Issue #189, 8th July 2016

This Week's Favorite


The Maker of Things
5 minutes read.

Wonderful writing by Michael Lopp, on the great story behind Brooklyn Bridge. "We are defined by what we build" resonates so well with me, as I've seen too many people doing what's easy - destroying ideas and achievements, criticizing for the sake of self-glorification or afraid of taking a minimal risk that might hurt their personal "brand" they made up in their mind. I've seen too few trying to build. We sure do need more of those. Leaving a better world behind us is a legacy worth living for.

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Culture


Tech Life as Graphs
2 minutes read.

My humble effort to help you start the weekend with a smile on your face. "Do your css rules are working" is so funny it should be on a t-shirt.

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How Facebook Tries to Prevent Office Politics
5 minutes read.

Great tips on things you should do to reduce politics in your organization. One of the key elements I truly agree with is "Make escalation “legal”" as I find it to reduce a closed mind, where you say to yourself "I don't want my CTO or product manager to talk directly with my teammates or vice versa, they should go through me". If you hire people with good intention and work together on building trust, you should actually motivate people to talk directly with whoever is most relevant. The second you become defensive, you're already losing in this game of organizational politics.

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Finding Time to Become a Better Developer
7 minutes read.

Share this article with your engineers, it's golden. I wanted to pick a few favorites, but I was afraid to copy&paste the entire article. Now, do what I believe is right and ask them to capture 2-3 hours (weekly) in their calendar for deliberate learning - each week can be dedicated to a specific topic. Yes, it should absolutely be on the company's "expense". It will manifest in happier employees, who get things done faster over time.

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Notes From the Field: Summarizing Dozens of Meetings With M&A Teams
3 minutes read.

I try to share with my teammates (all software engineers) as much as I can about our business: basic dynamics behind VC investments and what it means to our startup, how SaaS companies metrics should look like at growth and pretty much anything else I believe could provide them a richer context. I believe that the more context they will have, the better decisions they'll make on their own during their day to day tasks. This post has a lot of interesting observations behind startup acquisitions that I felt fall under this category.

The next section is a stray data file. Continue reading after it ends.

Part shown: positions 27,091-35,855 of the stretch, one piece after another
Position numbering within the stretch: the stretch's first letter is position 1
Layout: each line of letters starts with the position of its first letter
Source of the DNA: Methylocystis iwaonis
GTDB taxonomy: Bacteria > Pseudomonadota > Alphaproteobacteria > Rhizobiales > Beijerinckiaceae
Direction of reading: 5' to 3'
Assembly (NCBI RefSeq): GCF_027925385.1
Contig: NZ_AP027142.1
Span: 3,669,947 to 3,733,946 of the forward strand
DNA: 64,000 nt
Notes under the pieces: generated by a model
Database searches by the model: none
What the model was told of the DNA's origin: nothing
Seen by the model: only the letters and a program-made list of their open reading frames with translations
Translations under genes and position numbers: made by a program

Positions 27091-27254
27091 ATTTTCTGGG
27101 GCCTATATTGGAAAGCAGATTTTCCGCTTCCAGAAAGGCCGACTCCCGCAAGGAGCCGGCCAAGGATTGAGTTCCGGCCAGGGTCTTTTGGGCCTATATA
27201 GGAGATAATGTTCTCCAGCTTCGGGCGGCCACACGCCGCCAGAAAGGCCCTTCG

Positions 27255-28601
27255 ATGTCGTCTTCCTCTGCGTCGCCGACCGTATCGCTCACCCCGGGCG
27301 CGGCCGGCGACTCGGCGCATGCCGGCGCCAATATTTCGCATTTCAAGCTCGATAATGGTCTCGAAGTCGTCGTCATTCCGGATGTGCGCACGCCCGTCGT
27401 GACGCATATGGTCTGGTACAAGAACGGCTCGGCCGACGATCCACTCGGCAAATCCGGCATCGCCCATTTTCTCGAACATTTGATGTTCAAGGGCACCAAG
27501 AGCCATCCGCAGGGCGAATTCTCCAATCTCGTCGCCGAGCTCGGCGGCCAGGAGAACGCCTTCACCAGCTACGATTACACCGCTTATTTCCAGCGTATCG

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Peopleware


Bad Habit #4: Fix Other People’s Mistakes
5 minutes read.

Important read by Marcus Blankenship, pointing at a bad habit almost every new Engineering Manager. This is something I did in my first year as a manager. It took me a full year to understand how risky this path is, and how much damage it can cause to my relationship with others, not to mention the long hours I pulled off. If you know someone who just became a manager for the first time, be a good friend and share it with them.

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How I Interview
5 minutes read.

It's always interesting to read and learn from different people on how they interview. Randall Koutnik's "Common interview antipatterns" are practices I myself try to avoid as well, as they tend to measure the wrong things and can hardly predict the candidate's success assuming they'll be hired. This is of course based on my own experience only, but asking yourself "is there any correlation between this question and the candidate's success on our team?" for each question you're using is already a great step forward.

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Inspiring Tweets


@mipsytipsy: Name Your Db Nodes After GoT Characters, to Remind Yourself You Shouldn't Give a Shit When They Die. #Lifehacks

@jessitron: Gitmire (N): When You Have No Idea How Your Repo Got Into This State, and Even Less How to Get It Out. :-(

- Oren

P.S. Can you share this email? I'd love for more people to experiment and improve their company's culture.

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